Parents treated for tobacco addiction within a pediatric office were associated with a significant decline in smoking rates as opposed to standard offices.
Treatment for parental tobacco use in pediatric practices showed markedly higher rates of treatment delivery, and a decline in practice-level parent smoking rates compared to usual care, according to a study published this week in the journal JAMA Pediatrics.
Researchers sought to determine if the Clinical Effort Against Secondhand Smoke Exposure (CEASE) intervention program could be implemented and sustained in pediatric practices, as well as test whether implementing CEASE altered practice-level prevalence of smoking among parents over 2 years. CEASE is a program that helps clinicians tailor their office setting to address parental tobacco use. The intervention program aims to limit family secondhand tobacco smoke (SHS) exposure by promoting routine screening of family tobacco use in pediatric settings and delivering tobacco cessation treatment to smokers in households where residents are screened for tobacco use.
CEASE conducted a cluster randomized clinical trial from April 2015 to October 2017 on 10 pediatric practices in 5 states:
Data on long-term effectiveness revealed similar effectiveness of CEASE intervention to curb parental smoking. Researchers screened 9794 parents 2 years after their child’s clinical visit with 1261 (24.4%) currently smoking parents placed in intervention practices and 1149 (25%) in control practices. Among the 804 CEASE implemented and 727 control group eligible parents, 113 (14.1%) in the intervention groups received meaningful treatment at the visit compared to 2 (0.3%) in the control practices (risk difference of 12.8% [95% CI, 3.3%-37.8%]).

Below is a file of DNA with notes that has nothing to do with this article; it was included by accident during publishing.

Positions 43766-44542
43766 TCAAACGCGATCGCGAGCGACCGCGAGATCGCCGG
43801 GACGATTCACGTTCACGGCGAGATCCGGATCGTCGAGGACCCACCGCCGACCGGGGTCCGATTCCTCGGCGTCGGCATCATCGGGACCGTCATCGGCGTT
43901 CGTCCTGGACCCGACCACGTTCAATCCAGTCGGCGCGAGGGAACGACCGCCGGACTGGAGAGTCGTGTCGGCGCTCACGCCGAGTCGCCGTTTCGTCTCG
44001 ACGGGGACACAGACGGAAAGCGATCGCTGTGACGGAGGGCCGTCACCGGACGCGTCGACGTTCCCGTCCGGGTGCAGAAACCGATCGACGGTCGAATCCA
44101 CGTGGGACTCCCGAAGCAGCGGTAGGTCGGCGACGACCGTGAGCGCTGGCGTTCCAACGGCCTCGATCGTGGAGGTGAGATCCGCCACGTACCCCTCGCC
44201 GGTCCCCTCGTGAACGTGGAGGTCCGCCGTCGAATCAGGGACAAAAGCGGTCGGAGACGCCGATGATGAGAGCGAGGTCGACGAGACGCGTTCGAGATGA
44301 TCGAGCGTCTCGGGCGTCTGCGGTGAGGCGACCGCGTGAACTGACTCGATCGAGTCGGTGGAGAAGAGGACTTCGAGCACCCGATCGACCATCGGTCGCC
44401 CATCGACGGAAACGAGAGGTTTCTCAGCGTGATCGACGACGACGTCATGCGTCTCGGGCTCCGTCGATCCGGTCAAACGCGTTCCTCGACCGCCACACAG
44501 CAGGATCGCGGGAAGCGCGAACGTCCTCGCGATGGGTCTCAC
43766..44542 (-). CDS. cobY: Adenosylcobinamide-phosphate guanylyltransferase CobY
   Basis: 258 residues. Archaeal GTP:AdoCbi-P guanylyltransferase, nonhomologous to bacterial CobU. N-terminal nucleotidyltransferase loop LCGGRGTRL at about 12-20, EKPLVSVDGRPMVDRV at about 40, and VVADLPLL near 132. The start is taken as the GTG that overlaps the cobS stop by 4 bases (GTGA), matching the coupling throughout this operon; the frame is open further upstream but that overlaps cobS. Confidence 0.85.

Smoking prevalence over the 2 years of intervention implementation revealed a stark contrast (−2.7% vs 1.1%; difference −3.7% [95% CI, −6.3% to −1.2%]), as did the cotinine-confirmed quit rate (2.4% vs −3.2%; difference, 5.5% [95% CI, 1.4%-9.6%]) compared to the control group.
Both short-term and long-term results reveal a significant impact that the CEASE intervention program has on parental tobacco use. As SHS exposure contributes to heart disease, lung cancer, and stroke, public health officials have focused on SHS exposure on children and in the workplace, looking for ways to reduce risks. A recent study published by the CDC estimated that 41,000 deaths among nonsmoking adults were associated with SHS workplace exposure. While smoke-free policies reduce exposure, not all states adopt these policies, which can be potentially fatal for workers.
In addition, work by CDC led the Department of Housing and Urban Development to implement a rule that took effect in July 2018 that bans smoking in public housing. The rule is designed to protect children who live in these multi-family dwellings from growing up around SHS and to reduce the cost of maintaining units.
Nabi-Burza E, Drehmer JE, Walters BH, et al. The Clinical Effort Against Secondhand Smoke Exposure Cluster Randomized Clinical Trial. [published online August 12, 2019]. JAMA Pediatrics. doi: 10.1001/jamapediatrics.2019.2639.